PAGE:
‘Tosin Kooshima TUME (PhD)

Department of Fine Art, Rhodes University


The annual National Festival of Arts and Culture (NAFEST) is primarily designed to celebrate the rich cultural heritage of Nigeria, showcase the potentiality of arts and culture in the nation, and strengthen national unity. The multiple ethnic groups in Nigeria were set in their own ways and traditions long before the emergence of Nigeria. These ethnic groups produce a plethora of cultural festivals which bear the unique stamp of their individual ethnic identity. However, NAFEST is a national platform which serves as a meeting point for all the ethnic cultural festivals, even as it embodies the Nigerian soul and identity. Dance is at the core of the diverse cultures within Nigeria, and as such, occupies a prominent place in the history of NAFEST. Each year, NAFEST comes as an empty space, and only becomes a memorable place after being bestowed with tremendous value in terms of hosting venue, theme, and artistic events amongst others. The living arts performed at NAFEST require that they be performed to be experienced. Consequently, the dances performed at NAFEST are archived through the bodies of the dancers, and in the memories of the festival partakers. Thus, the performers become the medium, and the festival becomes a national archive of the living arts of the various ethnic groups in Nigeria. Lamentably, dance has been conspicuously missing as an artistic event in recent editions of the festival. The omission of dance in NAFEST activities is by administrative design, however, it gradually removes the art from the memory of the festival. This depicts a major insecurity for the dance art in terms of its artistic integrity and commercial viability. Anchored on the theory of space and place, this article probes the place-ness of NAFEST, and investigates the dynamics of security within its space. The paper which collates data through participant observation and interview methods, conceptualises NAFEST as a space with boundless potentials, and identifies dance as one of the several arts which transforms it into a meaningful place. It argues that the de-placement of dance in NAFEST activities connotes insecurity for the art and its practitioners in Nigeria.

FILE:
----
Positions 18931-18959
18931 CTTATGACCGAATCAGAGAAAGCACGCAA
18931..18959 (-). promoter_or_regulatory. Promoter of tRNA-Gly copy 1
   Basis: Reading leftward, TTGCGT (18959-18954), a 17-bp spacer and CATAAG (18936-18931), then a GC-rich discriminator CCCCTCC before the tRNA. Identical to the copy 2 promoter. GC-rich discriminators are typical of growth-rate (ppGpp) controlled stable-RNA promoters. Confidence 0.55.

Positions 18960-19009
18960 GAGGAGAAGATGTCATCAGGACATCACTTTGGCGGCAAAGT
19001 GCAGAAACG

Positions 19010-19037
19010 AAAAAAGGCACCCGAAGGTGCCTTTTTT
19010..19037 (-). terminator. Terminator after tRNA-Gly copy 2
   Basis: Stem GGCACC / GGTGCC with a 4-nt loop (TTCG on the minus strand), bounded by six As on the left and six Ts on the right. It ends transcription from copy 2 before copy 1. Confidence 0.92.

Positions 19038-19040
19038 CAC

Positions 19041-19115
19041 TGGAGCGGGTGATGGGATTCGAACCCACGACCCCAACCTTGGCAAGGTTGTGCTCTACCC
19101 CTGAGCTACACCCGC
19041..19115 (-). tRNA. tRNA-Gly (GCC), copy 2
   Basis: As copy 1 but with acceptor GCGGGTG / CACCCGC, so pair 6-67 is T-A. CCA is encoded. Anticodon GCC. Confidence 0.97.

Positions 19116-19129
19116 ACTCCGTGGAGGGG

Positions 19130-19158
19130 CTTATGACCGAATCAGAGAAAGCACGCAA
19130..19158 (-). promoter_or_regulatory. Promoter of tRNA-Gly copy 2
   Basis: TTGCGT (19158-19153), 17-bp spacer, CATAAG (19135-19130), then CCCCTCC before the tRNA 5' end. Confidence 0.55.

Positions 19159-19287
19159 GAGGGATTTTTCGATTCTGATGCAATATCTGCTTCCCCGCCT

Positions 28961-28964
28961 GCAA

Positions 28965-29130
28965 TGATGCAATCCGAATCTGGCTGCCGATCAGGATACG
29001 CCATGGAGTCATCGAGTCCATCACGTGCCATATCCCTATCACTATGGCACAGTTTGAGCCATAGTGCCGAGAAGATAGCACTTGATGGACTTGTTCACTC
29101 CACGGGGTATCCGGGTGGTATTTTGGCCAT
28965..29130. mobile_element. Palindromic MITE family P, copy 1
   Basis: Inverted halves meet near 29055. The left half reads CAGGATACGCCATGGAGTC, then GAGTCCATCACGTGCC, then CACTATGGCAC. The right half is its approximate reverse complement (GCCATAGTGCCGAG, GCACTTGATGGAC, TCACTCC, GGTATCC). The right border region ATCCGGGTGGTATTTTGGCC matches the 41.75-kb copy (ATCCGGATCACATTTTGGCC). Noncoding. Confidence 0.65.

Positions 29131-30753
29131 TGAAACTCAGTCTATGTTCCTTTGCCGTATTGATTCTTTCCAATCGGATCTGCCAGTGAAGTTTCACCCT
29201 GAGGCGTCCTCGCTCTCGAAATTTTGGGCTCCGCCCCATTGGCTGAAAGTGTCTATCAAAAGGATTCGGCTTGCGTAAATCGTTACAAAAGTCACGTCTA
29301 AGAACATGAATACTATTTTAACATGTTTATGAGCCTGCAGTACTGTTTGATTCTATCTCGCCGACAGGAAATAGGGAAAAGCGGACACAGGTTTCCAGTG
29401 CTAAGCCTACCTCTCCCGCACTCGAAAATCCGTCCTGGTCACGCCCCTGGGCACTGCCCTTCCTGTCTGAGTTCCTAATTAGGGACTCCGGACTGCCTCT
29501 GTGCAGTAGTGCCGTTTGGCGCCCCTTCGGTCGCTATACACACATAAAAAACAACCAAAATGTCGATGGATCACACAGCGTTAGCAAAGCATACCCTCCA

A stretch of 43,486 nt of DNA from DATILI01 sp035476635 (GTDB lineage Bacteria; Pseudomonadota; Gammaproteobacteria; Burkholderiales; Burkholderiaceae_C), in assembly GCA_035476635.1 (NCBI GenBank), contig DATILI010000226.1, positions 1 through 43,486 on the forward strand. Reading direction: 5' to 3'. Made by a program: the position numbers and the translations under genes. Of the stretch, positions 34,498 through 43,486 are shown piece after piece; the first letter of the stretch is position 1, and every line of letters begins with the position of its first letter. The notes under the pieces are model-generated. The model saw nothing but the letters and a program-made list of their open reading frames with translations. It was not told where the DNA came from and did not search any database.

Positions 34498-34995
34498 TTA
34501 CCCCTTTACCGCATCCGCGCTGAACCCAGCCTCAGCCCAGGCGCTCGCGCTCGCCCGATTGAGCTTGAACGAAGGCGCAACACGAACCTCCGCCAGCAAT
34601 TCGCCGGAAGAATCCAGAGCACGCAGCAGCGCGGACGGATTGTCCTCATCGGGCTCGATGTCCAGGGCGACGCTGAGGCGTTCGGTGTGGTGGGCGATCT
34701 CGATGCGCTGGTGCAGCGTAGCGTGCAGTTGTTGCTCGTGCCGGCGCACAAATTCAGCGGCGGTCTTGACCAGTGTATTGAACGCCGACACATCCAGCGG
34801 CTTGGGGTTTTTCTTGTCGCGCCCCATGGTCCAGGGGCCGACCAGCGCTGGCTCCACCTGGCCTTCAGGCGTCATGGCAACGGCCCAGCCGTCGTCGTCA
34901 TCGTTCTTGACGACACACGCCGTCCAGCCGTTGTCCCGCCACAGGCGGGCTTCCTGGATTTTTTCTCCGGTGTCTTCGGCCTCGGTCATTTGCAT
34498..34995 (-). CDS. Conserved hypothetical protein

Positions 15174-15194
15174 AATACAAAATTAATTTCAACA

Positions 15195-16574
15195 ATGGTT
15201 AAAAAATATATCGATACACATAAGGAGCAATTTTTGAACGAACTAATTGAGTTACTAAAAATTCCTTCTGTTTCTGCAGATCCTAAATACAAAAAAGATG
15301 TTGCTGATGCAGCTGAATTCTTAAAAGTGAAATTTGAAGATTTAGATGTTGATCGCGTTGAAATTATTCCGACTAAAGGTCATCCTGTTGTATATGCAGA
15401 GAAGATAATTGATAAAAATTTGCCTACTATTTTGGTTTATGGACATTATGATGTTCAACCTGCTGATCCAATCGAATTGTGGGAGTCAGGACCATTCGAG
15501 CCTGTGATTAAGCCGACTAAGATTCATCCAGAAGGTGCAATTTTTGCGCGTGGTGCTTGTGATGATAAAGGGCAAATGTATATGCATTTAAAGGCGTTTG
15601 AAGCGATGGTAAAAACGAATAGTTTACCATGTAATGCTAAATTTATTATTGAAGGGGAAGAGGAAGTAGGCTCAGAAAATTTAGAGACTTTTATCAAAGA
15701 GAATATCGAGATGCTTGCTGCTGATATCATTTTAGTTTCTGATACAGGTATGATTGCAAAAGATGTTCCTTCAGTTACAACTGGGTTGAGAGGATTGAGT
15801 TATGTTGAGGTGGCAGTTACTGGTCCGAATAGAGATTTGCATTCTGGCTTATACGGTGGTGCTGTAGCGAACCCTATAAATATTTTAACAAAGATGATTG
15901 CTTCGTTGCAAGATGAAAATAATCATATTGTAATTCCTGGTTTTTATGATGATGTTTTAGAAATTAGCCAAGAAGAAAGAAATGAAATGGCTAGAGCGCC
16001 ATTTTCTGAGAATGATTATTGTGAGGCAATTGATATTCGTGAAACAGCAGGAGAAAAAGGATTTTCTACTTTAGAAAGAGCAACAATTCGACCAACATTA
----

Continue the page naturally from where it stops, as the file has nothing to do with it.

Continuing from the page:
Keywords: Dance, NAFEST, Security, Space and Place.

Biography: 'Tosin Kooshima TUME

‘Tosin Kooshima TUME holds a BA in English, MA in Theatre Arts, and PhD in Performing Arts from the University of Ilorin, University of Abuja, and University of Ilorin respectively. She is an award-winning playwright, performing artiste, theatre creator, scholar, and culture consultant. Her research interests include choreographic theories, African festivals and theatre, feminist identities in African literature and performances, and trends in African dance practice. Oluwatosin teaches playcreating, dance choreography, theatre music, and production workshops in the department of Theatre and Media Arts of the Federal University Oye-Ekiti, Nigeria. She is currently on a postdoctoral fellowship with the NRF/DST South African Research Chairs Initiative (SARChI) in Geopolitics and the Arts of Africa, under the Arts of Africa and Global Souths research programme, in the department of Fine Art, Rhodes University, Makhanda, South Africa. Her scholarly articles are published in several international books and journals.